Solar park in Moura, Portugal

Portuguese photovoltaic systems rely on monitoring solutions Reliable and economical operation of the solar parks

According to the German Association of Energy and Water Industries (BDEW), over half of Portugal's electricity comes from renewable energies. A look at the installed capacities shows that primarily hydropower and wind power play a vital role, while photovoltaics (PV) are hardly used. This is currently changing significantly. By the end of 2021, ground-mounted systems with a total capacity of 1.7 GWp had been constructed in Portugal. Forecasts through 2030 project the construction of an additional 9 GWp and more. The monitoring solutions from Phoenix Contact are already installed in six Portuguese PV parks.

Solar park in Moura, Portugal

The solar park in Moura, Portugal, relies on monitoring solutions from Phoenix Contact

Customer profile

Wirtgen Invest Holding GmbH, based in Neustadt (Wied), Germany, is investing in the extension of renewable energy in Portugal. In 2020 and 2021, Wirtgen Invest installed six PV plants with their partners.

These partners include WiNRG GmbH from Hamburg, which has been active in renewable energies since 2005. Its employees manage large projects and transactions involving wind and photovoltaics systems worldwide for their customers. The project team also includes project manager EPC Conecon GmbH, Zebotec GmbH as the system integrator for controlling and monitoring photovoltaic systems, and analytics software provider QOS Energy, together with Phoenix Contact.

Solar panels in the solar park in Moura, Portugal

The solar park in Moura includes more than 130,000 PV panels, generating a nominal power of 49.4 MWp


In Moura, the fifth park was successfully connected to the grid in mid-2021. It is located in the southeast of Portugal near the Spanish border and encompasses over 130,000 PV panels, generating a nominal power of 49.4 MWp. The photovoltaic system feeds directly into the power grid at the high-voltage level via a newly constructed substation on the grounds. The power is then marketed under a Power Purchase Agreement (PPA).

Along with the neighboring photovoltaic systems, Amareleja and Ferreira do Alentejo, the Cartaxo and Santarem parks north of Lisbon, and the Lagos plant in the Algarve, Moura produces over 325 million MWh of green power each year. This power supplies over 80,000 four-person households and saves 140,000 metric tons of carbon emissions.

Two employees in a large solar park


View inside a string combiner box

A total of 525 string combiner boxes collect data, protect the application, and release it as needed

Complete and seamless monitoring solutions

Since the individual PV parks have a similar structure, the concept can be explained using the example of the plant in Moura. A total of 525 space-saving string combiner boxes (SCBs) collect the currents from the 7350 PV strings and conduct them to the same number of SHP75 inverters from SMA. In the SCB, the DC cables are protected and secured against surge voltages. This is important because ground-mounted systems are particularly at risk from lightning currents and surge voltages, due to their size and exposed location. Lightning current and surge arresters from Phoenix Contact significantly improve the availability of the solar park. The devices fulfill the EN 50539-11 and UL 1449 3rd edition standards for surge protection in photovoltaic installations and are KEMA-certified. The SCBs can be disconnected if maintenance is required so that service work can be carried out safely.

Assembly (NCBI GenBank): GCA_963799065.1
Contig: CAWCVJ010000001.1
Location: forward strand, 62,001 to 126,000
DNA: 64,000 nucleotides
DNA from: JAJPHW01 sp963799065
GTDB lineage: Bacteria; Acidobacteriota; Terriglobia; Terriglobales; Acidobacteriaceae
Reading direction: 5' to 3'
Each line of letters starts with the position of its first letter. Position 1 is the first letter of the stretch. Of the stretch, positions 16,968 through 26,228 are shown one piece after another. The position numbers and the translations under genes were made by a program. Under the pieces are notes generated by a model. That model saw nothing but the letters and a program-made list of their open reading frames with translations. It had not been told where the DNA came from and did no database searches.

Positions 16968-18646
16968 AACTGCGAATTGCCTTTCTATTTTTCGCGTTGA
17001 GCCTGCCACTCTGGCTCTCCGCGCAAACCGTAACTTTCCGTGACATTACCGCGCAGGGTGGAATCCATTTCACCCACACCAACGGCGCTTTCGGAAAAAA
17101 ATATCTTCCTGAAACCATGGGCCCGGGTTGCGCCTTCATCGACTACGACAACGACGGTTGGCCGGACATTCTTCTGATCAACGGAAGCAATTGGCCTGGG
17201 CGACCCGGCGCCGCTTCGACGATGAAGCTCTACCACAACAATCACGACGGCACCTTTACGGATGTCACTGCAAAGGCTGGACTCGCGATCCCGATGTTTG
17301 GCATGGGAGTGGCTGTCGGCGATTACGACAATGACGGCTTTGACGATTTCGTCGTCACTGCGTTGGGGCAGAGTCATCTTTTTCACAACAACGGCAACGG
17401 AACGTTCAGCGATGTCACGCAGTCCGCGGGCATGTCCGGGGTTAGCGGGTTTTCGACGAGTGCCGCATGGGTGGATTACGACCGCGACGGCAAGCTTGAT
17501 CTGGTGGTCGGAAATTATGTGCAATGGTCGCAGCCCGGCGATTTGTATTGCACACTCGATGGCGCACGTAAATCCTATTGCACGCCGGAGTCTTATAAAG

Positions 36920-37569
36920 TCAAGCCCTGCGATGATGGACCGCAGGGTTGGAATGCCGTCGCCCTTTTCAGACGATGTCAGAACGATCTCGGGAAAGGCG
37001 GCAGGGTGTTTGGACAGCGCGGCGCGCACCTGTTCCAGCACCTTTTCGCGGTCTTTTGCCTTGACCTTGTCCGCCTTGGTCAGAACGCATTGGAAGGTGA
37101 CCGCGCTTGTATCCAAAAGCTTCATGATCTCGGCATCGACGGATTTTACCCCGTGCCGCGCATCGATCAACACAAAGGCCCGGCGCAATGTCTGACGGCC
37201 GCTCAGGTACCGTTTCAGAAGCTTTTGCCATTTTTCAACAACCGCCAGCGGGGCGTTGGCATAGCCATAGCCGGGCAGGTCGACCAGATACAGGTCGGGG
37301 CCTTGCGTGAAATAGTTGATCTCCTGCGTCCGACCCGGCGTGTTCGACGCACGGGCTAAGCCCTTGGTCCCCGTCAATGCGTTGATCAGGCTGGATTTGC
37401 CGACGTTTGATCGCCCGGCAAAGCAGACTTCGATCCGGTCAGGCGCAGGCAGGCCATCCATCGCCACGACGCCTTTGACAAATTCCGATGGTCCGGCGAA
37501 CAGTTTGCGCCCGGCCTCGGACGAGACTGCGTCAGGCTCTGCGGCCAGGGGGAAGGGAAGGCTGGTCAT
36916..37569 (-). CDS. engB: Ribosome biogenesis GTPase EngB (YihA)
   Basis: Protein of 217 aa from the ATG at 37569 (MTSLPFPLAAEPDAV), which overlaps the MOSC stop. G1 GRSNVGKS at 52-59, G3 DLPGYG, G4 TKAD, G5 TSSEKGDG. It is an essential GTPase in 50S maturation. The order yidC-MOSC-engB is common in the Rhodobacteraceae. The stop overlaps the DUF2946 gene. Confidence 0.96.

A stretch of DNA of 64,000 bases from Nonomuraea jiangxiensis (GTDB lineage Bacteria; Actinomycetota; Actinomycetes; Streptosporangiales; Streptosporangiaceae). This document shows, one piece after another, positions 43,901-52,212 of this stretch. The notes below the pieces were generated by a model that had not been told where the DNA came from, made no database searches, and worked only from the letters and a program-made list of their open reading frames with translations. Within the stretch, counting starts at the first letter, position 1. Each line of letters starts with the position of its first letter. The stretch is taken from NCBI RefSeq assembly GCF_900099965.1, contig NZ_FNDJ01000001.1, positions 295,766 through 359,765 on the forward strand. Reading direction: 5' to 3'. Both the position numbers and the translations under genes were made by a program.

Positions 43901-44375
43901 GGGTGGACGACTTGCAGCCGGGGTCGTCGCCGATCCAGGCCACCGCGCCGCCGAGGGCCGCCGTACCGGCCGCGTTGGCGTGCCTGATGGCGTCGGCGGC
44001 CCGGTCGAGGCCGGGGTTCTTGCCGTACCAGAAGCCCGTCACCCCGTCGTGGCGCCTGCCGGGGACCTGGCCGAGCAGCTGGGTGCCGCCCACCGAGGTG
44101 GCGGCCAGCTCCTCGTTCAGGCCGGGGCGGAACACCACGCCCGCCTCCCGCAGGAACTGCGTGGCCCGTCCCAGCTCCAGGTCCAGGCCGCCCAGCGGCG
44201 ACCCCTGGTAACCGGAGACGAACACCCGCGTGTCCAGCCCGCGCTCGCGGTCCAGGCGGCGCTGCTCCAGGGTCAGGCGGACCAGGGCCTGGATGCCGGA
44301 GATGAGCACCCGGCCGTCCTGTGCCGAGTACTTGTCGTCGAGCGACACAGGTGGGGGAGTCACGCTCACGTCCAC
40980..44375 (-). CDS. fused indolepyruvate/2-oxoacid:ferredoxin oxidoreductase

Transformer station in the Moura solar park, Portugal

The DC voltages are converted from 0.4 kV to 30 kV in 20 transformer stations

Reliable system operation and easy grid connection

The AC voltages converted by the inverters are transferred to 20 transformer stations installed in the field, where they are transformed from 0.4 kV to 30 kV. Before the solar power can be fed into the local power grid, transformers convert the collected AC voltages from 30 kV to 60 kV at the grid connection point. Measuring devices here record the grid parameters and communicate them to the central feed-in controller. Decentral power generation plants need to play their part in ensuring higher grid stability. For this purpose, the responsible grid operators specify the ranges to be maintained for the grid frequency and voltage as well as the reactive power in their grid connection conditions for photovoltaic systems. Regulators for power generation systems (power control units) record the voltage and reactive power present at the grid connection points to check these values. The devices from Phoenix Contact then determine the respective control values on this basis and forward them to the inverters, which can be regulated if needed.

Control cabinets installed in a transformer station

A total of 20 data loggers are installed in the field

Fast commissioning of data loggers and environmental sensors